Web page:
Coleman lantern

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I jes snagged a used Coleman lantern. It's like new, dual mantles, and with a doz unused mantles, so I went ahead and bought it for a measly $5.
What I'd like to know, will unleaded gas work in this thing?
I grew up with Coleman stuff (lanterns, stoves, etc), so wonder if these newer lanterns will work with unleaded gas. They usta work jes fine with "white" gas, but Coleman decided to get into the fuel biz and now Coleman insists that Coleman Fuel is the only fuel that will work in them. Being such an old geezer, I'm skeptical.
That weird stuff called "white gas" usta be sold in most filling stations. Then we got Amoco, which didn't even sell leaded gas. Not a problem, as everyone sed "white gas" is merely unleaded gas. It's all we used fer yrs.
What's the real deal? ;)
nb
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On 2016-04-01 5:28 PM, notbob wrote:

Good question, wish I had an answer, I have always used Coleman fuel in both my Coleman Stove and lantern. That said a can of Coleman fuel is not that expansive and I can easily get a week or more use out of it for cooking and light when needed.
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I don't have an answer either,but seems the Coleman fuel is very stable. I have a single burner heating element that the fuel has been in it over 10 years and it still lights and seems to burn ok.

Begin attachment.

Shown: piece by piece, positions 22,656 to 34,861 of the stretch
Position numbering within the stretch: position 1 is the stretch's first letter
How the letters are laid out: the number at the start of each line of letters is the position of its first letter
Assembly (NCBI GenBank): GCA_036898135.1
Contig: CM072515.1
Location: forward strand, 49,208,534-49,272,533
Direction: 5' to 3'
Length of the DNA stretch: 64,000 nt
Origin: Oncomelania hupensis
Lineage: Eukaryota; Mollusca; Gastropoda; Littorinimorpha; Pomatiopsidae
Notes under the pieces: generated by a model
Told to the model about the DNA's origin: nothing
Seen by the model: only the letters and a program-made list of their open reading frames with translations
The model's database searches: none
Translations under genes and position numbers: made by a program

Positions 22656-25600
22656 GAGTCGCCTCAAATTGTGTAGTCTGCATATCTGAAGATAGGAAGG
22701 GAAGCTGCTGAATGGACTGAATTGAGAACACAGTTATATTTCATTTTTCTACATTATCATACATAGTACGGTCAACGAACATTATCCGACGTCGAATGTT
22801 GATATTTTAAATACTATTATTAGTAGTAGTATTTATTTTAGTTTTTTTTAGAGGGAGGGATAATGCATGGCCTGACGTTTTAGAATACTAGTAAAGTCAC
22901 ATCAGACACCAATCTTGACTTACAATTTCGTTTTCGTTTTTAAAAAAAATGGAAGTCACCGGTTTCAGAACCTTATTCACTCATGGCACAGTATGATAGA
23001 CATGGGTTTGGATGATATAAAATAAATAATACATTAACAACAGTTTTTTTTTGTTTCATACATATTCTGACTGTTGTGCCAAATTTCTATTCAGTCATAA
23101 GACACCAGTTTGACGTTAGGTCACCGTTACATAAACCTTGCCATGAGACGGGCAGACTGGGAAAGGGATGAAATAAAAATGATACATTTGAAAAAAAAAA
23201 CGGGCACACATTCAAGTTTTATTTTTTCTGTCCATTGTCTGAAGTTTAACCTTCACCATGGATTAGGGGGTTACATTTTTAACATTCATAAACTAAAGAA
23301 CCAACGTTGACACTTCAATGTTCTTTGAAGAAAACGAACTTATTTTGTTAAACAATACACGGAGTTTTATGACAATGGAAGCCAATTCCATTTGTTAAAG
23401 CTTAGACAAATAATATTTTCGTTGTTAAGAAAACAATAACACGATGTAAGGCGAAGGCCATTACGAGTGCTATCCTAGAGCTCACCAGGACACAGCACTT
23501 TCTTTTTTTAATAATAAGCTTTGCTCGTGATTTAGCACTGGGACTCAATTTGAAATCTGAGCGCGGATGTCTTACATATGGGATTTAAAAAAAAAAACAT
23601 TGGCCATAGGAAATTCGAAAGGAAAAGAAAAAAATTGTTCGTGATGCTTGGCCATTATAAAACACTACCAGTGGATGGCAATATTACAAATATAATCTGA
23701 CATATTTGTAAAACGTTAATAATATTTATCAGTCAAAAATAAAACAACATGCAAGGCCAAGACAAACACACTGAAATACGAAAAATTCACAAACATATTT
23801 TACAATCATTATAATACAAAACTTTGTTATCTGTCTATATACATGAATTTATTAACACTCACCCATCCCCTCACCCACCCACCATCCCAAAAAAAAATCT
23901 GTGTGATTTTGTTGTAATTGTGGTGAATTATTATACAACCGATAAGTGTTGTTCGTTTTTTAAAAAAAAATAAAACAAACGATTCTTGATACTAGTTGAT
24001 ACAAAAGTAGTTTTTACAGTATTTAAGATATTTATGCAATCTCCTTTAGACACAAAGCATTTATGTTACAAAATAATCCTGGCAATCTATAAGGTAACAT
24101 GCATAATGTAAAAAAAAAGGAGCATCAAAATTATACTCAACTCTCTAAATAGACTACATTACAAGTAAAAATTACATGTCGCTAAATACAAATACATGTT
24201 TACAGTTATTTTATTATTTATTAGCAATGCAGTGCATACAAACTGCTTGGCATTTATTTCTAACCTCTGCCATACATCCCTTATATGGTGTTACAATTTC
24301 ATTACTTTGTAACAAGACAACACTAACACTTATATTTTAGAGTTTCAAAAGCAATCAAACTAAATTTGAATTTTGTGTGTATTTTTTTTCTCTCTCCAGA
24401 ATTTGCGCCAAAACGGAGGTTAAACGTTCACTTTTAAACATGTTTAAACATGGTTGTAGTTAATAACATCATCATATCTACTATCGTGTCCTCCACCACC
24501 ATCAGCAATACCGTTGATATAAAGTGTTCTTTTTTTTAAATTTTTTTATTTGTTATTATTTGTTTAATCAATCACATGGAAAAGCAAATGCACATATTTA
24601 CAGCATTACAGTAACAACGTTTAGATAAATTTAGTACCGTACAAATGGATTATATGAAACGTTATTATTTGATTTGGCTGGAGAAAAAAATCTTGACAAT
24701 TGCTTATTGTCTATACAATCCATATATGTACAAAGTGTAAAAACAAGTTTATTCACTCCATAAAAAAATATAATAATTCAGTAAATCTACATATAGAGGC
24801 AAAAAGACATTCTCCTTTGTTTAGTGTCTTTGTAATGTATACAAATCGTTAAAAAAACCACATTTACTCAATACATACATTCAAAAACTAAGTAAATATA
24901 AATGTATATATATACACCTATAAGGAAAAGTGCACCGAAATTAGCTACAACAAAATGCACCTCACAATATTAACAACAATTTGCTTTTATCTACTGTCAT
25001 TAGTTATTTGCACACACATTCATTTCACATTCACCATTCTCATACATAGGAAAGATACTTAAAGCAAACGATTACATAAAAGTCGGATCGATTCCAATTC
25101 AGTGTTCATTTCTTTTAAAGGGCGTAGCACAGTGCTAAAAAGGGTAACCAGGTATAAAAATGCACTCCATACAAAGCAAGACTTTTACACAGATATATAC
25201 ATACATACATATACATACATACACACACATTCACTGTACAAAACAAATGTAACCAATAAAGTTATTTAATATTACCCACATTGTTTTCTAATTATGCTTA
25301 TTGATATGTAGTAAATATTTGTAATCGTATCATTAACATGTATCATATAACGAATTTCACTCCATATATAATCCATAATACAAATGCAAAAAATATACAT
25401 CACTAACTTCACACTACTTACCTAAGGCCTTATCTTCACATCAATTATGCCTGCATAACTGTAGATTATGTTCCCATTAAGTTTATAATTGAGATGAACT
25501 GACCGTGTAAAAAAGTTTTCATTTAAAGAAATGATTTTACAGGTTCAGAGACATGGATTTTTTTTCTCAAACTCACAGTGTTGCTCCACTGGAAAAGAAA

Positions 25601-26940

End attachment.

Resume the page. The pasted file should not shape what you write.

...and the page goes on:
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A can of Coleman fuel at most places is $14.00. Sometimes Walmart has camp fuel for a little over $7.00 dollars. I bought three cans of camp fuel the last time I was there. Walmart doesn't always have the camp fuel, so when a can of Colman fuel gets about half full, and I don't want to spend $14.00, I will fill the can the rest of the way with unleaded and it works great.
Unleaded gas alone is not recommended and the light isn't as good in a lantern. It has to many impurities. After going back to Coleman fuel, it takes a couple of weeks of running on the cleaner fuel to get it where it works as good as it should.
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On 2016-04-01 6:39 PM, dangerous dan wrote:

$14 isn't a deal breaker, for a stove or lantern or both, unless you are up all night and cooking it works out to a buck a day, maybe two.
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On Friday, April 1, 2016 at 5:43:10 PM UTC-5, FrozenNorth wrote:

http://www.fleetfarm.com/detail/coleman-liquid-fuel-1-gal-/0000000224842
On sale for $10 at times.
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On Fri, 1 Apr 2016 18:43:10 -0400, FrozenNorth

My bet is you could run it on E-10 until the lights came back on, no sweat but if you are storing fuel, get the Coleman.
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Unleaded gas will work - for a while. Not recommended except on the specially designed "dual fuel" coleman devices.
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I've been using unleaded gas in mine for 15 years; although I don't use it very often (several hours a year).
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Thnx, CRNG. That's prolly all I'll use mine.
Turns out the "white gas" I remember is gasoline without any additives. Hard to find, these days, yet Coleman Fuel is now an outrageous $15 gal! Usta be less than $5 fer a gal can.
https://en.wikipedia.org/wiki/Coleman_fuel https://en.wikipedia.org/wiki/White_gas
A local gas station, hereabouts, advertises non-ethynol gasoline. At < $3 gal, I'll give it a shot. What am I gonna do? Mess up a $5 lantern I didn't need, anyway? ;)